If you struggle to find time to read but know how valuable it can be to your writing, schedule it! Reading is important and we should treat it as such. In my writing planner I schedule it out so that I can read a third to a half of two different novels each week and a chapter a day or so of a nonfiction book about writing. You’d be amazed how much reading you can get in if you break it down and schedule a handful of pages per day.

Reading Slump Tips

  • Quick Books
    Sometimes I get into a slump because the book I’m reading is really long and it’s taking forever to get through it. Long books may make you feel like you’re not getting any reading done at all simply because it takes a long time to finish. I love to read short books. A book you can finish quickly can give you the boost of confidence you need to get back into reading. Graphic novels and novels-in-verse are my favorite quick books.
  • Something Different
    When nothing sounds good to read, sometimes all you need is something different to make reading exciting again. Try something outside your comfort zone—a book in a genre you never would’ve picked up before. If you only read YA (like me) try an adult fiction novel. If you usually read fiction, try a memoir or poetry. If you’ve never read a graphic novel before, give it a try! You might like it as much as I did. Something outside the norm could help you jump back into a reading groove.

Do you have any tips about fitting in reading to add to the list?

What I’m Reading: Graphic Novels

When I read The Lunar Chronicles, I was so sad to finish the books because I already missed the characters. Then I discovered Marissa Meyer had written two more books in the series, set between the main novels and the epilogue in Stars Above. And they were graphic novels.

In my mind, graphic novels always meant superhero, action-packed stories. So I avoided them. But I loved the Lunar Chronicles series and wanted more, so I finally decided to give graphic novels a try.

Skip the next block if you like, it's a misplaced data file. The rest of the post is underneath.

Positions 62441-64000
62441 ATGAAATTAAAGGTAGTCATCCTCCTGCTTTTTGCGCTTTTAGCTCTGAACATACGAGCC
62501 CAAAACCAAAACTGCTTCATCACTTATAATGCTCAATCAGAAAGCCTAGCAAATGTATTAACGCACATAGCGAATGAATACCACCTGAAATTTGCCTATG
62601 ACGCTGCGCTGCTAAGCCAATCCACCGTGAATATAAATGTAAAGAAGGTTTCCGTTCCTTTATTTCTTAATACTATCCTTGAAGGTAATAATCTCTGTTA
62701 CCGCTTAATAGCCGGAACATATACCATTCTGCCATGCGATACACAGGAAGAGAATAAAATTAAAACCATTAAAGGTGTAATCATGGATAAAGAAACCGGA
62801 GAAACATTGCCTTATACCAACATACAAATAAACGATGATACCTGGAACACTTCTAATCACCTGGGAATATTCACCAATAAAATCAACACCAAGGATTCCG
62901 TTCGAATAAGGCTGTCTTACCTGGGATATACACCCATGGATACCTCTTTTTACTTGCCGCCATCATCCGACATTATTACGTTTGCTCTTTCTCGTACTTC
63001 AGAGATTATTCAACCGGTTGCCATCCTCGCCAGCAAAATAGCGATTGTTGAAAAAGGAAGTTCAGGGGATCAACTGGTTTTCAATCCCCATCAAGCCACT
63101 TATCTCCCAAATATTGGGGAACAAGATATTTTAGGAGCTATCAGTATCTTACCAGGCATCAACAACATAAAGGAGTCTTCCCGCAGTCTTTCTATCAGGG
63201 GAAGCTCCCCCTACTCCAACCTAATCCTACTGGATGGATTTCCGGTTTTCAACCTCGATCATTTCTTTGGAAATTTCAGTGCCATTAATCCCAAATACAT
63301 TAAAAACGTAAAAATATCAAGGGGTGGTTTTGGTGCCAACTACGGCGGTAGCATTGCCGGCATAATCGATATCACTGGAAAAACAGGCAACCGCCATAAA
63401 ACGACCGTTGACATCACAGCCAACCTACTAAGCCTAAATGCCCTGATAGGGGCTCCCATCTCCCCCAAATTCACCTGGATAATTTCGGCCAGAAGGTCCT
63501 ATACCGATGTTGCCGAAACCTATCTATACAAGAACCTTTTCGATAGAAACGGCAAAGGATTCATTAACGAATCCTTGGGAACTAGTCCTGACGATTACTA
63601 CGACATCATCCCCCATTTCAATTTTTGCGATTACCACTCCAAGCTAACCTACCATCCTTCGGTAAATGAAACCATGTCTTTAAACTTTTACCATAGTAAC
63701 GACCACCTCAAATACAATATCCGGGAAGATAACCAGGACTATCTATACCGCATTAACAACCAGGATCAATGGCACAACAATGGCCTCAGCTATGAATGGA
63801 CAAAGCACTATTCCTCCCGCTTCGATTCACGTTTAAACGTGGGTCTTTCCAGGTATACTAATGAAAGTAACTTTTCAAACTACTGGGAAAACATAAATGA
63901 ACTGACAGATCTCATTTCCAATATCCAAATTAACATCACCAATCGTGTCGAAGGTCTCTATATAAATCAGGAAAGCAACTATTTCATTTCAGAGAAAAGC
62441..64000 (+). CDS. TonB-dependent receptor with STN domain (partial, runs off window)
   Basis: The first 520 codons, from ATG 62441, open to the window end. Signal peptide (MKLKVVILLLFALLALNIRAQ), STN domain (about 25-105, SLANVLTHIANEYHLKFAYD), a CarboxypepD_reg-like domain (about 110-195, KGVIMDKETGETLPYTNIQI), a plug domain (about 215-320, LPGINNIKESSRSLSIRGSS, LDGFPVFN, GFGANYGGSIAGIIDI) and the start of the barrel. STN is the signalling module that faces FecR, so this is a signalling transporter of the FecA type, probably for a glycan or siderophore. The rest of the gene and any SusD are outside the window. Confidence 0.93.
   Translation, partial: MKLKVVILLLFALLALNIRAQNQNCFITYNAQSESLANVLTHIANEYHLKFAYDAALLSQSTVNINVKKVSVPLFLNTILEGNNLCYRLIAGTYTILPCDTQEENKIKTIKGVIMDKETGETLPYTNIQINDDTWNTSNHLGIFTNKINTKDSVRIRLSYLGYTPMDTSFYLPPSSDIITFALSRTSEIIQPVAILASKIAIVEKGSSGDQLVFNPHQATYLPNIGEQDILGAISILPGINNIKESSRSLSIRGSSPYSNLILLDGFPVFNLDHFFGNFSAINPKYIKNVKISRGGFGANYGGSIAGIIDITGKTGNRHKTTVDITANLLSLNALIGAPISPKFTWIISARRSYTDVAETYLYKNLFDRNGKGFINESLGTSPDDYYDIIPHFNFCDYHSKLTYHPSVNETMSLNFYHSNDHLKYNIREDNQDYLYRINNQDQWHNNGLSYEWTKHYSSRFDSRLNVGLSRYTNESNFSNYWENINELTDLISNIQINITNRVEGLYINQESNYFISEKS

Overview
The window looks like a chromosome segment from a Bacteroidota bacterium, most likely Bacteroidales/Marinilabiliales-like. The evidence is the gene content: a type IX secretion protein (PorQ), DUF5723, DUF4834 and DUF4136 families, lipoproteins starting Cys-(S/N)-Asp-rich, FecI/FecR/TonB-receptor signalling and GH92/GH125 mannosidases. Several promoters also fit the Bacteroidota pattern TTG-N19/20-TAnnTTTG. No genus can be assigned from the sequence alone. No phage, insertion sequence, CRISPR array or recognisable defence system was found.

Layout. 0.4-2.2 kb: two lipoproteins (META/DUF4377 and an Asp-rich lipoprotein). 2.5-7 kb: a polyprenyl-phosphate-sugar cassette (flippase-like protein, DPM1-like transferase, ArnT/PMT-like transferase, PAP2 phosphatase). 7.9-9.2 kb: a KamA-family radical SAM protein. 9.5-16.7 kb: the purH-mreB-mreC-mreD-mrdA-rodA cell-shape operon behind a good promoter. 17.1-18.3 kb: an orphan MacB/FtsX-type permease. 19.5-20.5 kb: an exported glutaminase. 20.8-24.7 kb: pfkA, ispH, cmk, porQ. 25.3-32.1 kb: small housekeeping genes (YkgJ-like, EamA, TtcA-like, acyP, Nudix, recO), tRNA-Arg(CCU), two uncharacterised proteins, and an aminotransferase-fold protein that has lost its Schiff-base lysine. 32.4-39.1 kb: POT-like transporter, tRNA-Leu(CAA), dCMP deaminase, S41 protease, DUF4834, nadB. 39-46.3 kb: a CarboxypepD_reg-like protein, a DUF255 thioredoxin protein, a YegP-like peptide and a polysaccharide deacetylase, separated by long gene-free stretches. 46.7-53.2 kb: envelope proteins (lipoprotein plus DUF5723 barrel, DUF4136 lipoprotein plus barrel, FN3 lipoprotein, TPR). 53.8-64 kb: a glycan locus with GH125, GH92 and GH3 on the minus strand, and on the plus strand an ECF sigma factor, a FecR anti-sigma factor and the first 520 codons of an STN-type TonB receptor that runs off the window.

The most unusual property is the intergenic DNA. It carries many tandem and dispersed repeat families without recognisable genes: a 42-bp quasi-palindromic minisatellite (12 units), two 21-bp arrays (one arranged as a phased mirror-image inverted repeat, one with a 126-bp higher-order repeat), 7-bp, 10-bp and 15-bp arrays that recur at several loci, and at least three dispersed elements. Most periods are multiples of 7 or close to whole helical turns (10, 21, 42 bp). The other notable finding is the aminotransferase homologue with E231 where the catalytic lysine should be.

I loved them.

And Wires and Nerve, volumes I and II, much like the novels-in-verse I’ve been reading lately, opened my eyes to more of what books can be.

It was so cool to see the Lunar Chronicles come to life. I had spent months immersed in this story world, and I could finally see my favorite characters in action. I thought I wouldn’t like reading the comic book style, with pictures and captions, but I found myself excited to pick up the story whenever I had time to read. It was a fun and interesting experience to “see” the story while technically still reading.

I finished the Wires and Nerve books all too quickly, so I rushed back to the library for more, only to find the graphic adaptation of my favorite book: Speak by Laurie Halse Anderson.

Reading the Wires and Nerve books opened me up to graphic novels, but the graphic adaptation of Speak affected me in a way I wasn’t expecting. Melinda’s story is powerful in words, but seeing it drawn out, especially when you get to see the art Melinda creates, makes this story even stronger. I almost felt like it was supposed to be in graphic form all along.

After reading these three graphic novels, I am ready for more. I have three more graphic novels checked out from the library (two more adaptations of existing books like Speak and an original) and I can’t wait to read them.

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I can’t wait to read the graphic adaptation of Anne Frank’s Diary!

I’ve been working to expand my reading over the past year, reading many books by people of color, lots of novels-in-verse, and now graphic novels. It’s important to open your mind to all that reading and writing can be, and to take in a lot of different voices. But, even though I think graphic novels are cool now, I still don’t think I’ll be reading superhero stories any time soon.


Do you like graphic novels? Which books would you recommend?

How Music Can Help You Write

Sometimes silence is a good thing for writers. I love to sit with my dog and look out the window together, letting my mind wander and brainstorm. But most of the time I’m listening to music. And I think there are many benefits to listening to music while you write.

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Listening to music while you write can inspire you and help keep you focused.

I’ve always felt that different forms of art can influence each other. Music influences my writing. My writing influences my paper crafts. The Bible, which is God’s Word and a work of art in its own right, influences everything I create.

Music can be a great source of inspiration for writing. Different genres and tones of music can influence your ideas. For example, I like to listen to music that reminds me of a character or a story in order to brainstorm. But the main way music helps me is by keeping me inspired during the physical act of writing.

I have the radio station K-LOVE on pretty much non-stop. Listening to Christian music and worship songs is a great reminder of God’s presence. The music helps me remember that God is always with me and that I need to look to him when I am creating.

K-LOVE helps me when I’m reading, brainstorming, working on social media and my blog, and doing pretty much everything else during the day. But when it comes time to get my word count down for the day, I can’t seem to listen to lyrics anymore.